In an era of market-topping closes, which of these do you most represent -- the insurer or the gambler?

What if everything they ever taught you about risk was wrong?

And I’m not talking “wrong” in the sense that Galilean transformation inaccurately describes motion compared to modern relativistic formulae. The difference between those two approaches can be measured in digits well to the right of the decimal point.

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I’m referring to a wrong that, quite possibly, might be more akin to those Seven Deadly “wrongs” mentioned in a certain well-read book popularly used by preachers and Sunday School-marms.

The misuse of “risk” is actually less of an ethics question and more of an applied science question (see “The Folly of Risk and the 401k Fiduciary,”, July 11, 2017). To understand this, we need to understand the difference between how an actuary views risk versus how a casino operator views risk. Both individuals work in industries ruled by the law of large numbers. Both use statistics determine how to optimally price their products. Both sell their products to a vast swath of the population, where race, color, creed, as well as income status, mean nothing.

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The difference between an actuary and a casino operator lies not in the back-end of their operations, but in the front-end. It’s in how they position their product and the marketing strategies they use to sell their product to the mass market.

These different approaches, in turn, cause their consumers to view their products through different lenses. Insurance, fundamentally, is a business proposition based on the amorality of mathematics. Gambling is nothing more than a leisure activity, its only redeeming value being it relieves someone from the horror of sitting through yet another remake/sequel/reboot of some nearly century-old comic book superhero.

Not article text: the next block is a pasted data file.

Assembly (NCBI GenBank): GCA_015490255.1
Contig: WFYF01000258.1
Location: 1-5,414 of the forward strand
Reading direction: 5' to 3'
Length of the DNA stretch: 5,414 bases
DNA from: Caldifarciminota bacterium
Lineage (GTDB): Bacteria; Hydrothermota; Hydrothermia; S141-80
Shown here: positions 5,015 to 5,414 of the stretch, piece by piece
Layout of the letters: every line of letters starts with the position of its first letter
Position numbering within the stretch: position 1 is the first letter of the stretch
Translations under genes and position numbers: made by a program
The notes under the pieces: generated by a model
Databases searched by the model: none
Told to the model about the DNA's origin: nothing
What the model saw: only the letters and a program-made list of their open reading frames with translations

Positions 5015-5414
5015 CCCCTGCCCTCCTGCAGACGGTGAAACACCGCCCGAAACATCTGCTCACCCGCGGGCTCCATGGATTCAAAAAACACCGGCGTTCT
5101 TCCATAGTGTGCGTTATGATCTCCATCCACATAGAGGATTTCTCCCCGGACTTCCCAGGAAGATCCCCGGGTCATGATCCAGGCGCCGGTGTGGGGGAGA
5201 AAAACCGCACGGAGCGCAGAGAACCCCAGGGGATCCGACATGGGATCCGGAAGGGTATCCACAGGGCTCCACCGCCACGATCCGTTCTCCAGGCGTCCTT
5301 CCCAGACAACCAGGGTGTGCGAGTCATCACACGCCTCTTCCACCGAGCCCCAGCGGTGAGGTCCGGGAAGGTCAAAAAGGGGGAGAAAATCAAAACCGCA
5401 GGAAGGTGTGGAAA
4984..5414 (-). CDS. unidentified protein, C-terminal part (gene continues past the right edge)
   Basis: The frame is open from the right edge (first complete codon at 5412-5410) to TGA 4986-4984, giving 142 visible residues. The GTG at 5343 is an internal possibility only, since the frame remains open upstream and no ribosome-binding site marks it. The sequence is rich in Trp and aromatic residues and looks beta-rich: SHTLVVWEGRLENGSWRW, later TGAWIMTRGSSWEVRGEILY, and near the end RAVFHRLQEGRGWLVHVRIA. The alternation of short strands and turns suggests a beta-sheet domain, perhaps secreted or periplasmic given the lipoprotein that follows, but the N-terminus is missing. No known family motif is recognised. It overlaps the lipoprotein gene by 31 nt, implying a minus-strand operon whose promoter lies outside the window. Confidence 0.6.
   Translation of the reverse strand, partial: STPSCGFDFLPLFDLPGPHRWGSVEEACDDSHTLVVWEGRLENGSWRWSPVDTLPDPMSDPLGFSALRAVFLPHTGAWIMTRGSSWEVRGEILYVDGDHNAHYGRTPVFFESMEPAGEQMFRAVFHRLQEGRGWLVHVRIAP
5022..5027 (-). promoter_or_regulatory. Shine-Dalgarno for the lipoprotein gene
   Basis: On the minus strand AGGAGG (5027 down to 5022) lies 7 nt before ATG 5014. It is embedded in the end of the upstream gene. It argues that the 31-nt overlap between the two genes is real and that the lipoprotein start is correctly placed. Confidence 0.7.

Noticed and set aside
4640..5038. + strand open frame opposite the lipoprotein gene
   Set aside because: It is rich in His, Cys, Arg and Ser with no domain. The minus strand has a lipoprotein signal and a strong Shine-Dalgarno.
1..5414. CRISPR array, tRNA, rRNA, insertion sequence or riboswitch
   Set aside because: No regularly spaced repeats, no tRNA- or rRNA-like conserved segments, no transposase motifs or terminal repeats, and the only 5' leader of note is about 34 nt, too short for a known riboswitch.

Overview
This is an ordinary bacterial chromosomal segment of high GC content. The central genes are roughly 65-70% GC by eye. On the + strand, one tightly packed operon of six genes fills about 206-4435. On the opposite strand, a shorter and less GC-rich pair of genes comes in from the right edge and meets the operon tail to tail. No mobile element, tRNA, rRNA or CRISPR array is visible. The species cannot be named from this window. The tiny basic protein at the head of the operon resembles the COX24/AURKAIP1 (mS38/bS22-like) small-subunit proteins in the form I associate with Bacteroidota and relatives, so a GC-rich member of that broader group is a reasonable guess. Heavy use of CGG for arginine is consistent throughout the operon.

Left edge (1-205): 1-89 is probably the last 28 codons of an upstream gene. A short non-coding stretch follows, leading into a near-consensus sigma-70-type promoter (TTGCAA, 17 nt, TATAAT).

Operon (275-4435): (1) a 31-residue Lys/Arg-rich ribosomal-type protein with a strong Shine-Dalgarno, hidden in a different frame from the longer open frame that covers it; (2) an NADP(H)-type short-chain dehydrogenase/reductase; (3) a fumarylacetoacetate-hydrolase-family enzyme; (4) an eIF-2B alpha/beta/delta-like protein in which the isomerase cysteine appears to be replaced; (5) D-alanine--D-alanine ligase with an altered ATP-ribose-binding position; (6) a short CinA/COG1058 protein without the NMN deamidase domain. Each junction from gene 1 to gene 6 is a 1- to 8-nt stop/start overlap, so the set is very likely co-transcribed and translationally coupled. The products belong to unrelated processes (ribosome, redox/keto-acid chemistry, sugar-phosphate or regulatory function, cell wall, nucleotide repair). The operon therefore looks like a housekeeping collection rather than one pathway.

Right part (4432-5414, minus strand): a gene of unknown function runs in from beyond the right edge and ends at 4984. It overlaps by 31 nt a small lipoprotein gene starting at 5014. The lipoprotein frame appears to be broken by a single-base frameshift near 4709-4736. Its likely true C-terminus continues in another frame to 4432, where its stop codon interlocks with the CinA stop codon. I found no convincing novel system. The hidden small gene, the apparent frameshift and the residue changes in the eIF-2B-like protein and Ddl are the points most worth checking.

This becomes clearer when we consider how customers “play the odds” (aka “manage risk”) in both industries.

You buy insurance to protect your downside. You agree to pay a little bit of money to stave off losing a lot of money. In the end, you actually prefer to lose that little bit of money rather than go through the agony of losing and then replacing what ever asset you happen to be insuring.

Think about it. Sure, the insurance company will replace your car, but do you really want to go through the trouble of breaking in a new car? You really like that car you’re driving. The last thing you want to do is replace it. Still, from a purely mathematical perspective, it makes too much sense not to get insurance (besides, most states require you have auto insurance). It’s a form of sound risk management.

Consider, on the other hand, the point of view of the Black Jack player. He sits there counting cards (until the casino finds out, that is), trying to determine the most likely next play from the dealer’s hand. Here “risk management” doesn’t mean preventing losses (although it does hope to reduce losses), it’s meant to answer the question on whether the bet makes sense. In other words, are you more likely to win rather than lose. For those that doubt this intention, recall all those gags about a bookie plying his “sure thing” tip.

No insurance agent ever tells someone buying a policy is a “sure thing” to make money. It might be a “sure thing” to make yourself whole again, but it’s definitely not something that produces a dramatic return on your premium payment.

Therein lies the difference between and insurance company and a riverboat gambler. One emphasizes loss prevention. The other seeks inordinate gains.

In an era of market-topping closes, which of these do you most represent?